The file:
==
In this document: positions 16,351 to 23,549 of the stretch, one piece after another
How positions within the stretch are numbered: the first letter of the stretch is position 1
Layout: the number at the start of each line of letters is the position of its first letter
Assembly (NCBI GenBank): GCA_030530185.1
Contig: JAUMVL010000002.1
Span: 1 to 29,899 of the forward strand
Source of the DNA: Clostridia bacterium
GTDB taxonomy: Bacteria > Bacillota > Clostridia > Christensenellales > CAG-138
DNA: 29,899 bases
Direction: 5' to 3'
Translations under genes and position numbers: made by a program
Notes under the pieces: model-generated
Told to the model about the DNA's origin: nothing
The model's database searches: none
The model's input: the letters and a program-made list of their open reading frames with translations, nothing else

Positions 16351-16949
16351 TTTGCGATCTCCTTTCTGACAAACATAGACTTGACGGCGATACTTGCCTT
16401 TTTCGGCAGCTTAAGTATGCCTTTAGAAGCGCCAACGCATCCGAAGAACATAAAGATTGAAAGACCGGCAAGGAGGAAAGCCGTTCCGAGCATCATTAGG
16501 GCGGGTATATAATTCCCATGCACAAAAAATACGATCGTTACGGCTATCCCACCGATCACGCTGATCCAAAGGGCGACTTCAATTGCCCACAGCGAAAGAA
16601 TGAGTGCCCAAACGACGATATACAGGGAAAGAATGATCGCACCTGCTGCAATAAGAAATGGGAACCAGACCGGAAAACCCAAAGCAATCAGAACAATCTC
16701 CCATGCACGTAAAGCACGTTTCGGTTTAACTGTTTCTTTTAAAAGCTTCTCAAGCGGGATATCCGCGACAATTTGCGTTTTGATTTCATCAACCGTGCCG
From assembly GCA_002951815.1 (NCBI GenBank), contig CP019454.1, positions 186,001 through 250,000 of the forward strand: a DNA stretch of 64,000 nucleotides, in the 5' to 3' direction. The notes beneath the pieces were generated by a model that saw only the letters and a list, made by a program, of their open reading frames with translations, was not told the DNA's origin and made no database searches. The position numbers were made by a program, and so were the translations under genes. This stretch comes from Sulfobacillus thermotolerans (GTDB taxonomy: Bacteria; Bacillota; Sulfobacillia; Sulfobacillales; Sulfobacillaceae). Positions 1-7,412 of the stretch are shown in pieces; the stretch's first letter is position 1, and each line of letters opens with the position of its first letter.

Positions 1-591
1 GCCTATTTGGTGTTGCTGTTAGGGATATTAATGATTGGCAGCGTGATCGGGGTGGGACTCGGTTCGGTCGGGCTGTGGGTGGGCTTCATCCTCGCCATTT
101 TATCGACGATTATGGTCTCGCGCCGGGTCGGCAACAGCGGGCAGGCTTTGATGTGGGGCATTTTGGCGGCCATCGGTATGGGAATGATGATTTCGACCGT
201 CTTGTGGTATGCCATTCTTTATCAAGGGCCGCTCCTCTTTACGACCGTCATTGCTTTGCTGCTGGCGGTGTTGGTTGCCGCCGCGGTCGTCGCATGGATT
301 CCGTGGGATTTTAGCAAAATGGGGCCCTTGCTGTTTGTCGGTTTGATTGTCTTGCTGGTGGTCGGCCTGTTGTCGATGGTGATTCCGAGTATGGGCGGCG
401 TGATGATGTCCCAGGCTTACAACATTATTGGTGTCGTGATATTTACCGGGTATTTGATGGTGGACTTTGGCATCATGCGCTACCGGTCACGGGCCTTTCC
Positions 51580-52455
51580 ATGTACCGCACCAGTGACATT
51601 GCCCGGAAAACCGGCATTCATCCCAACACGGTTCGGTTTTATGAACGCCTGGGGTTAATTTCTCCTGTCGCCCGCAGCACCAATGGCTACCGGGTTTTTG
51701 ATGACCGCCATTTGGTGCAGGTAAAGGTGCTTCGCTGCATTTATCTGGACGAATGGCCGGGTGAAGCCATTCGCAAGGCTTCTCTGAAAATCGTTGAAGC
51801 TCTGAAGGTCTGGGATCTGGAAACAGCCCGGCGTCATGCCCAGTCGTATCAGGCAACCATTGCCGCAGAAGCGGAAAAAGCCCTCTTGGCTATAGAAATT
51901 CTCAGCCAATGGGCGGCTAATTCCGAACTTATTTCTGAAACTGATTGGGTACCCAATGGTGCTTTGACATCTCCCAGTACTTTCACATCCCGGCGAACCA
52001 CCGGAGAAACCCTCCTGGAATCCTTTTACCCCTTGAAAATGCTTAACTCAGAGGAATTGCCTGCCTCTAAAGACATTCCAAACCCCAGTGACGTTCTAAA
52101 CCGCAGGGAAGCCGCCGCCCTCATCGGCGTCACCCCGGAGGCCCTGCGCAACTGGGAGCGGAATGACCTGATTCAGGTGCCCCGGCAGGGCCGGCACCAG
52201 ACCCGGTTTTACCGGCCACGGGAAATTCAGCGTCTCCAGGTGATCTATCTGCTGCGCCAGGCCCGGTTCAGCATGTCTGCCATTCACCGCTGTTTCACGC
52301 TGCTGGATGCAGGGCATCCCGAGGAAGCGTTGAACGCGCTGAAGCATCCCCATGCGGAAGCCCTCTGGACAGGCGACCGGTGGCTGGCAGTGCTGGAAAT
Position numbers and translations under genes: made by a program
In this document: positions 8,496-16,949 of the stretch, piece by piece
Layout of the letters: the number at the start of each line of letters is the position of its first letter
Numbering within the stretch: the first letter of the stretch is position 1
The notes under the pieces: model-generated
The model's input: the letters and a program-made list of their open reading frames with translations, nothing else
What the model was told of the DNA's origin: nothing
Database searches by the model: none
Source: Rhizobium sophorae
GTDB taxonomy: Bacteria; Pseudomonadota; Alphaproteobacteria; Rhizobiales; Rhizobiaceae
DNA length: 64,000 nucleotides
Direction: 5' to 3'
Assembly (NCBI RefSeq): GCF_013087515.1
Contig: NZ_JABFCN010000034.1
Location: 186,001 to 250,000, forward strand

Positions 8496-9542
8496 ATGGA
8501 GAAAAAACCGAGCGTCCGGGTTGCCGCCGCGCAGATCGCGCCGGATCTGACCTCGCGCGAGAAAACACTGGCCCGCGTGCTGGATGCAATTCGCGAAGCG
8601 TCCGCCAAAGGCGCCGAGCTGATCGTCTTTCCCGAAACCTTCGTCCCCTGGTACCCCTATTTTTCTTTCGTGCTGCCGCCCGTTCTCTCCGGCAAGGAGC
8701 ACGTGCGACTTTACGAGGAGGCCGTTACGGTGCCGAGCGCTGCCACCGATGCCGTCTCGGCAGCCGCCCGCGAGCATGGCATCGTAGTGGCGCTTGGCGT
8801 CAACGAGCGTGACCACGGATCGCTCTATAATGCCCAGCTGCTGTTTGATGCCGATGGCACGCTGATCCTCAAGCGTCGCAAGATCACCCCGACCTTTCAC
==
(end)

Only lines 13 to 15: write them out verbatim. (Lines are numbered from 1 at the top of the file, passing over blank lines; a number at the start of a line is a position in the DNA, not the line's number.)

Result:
Told to the model about the DNA's origin: nothing
The model's database searches: none
The model's input: the letters and a program-made list of their open reading frames with translations, nothing else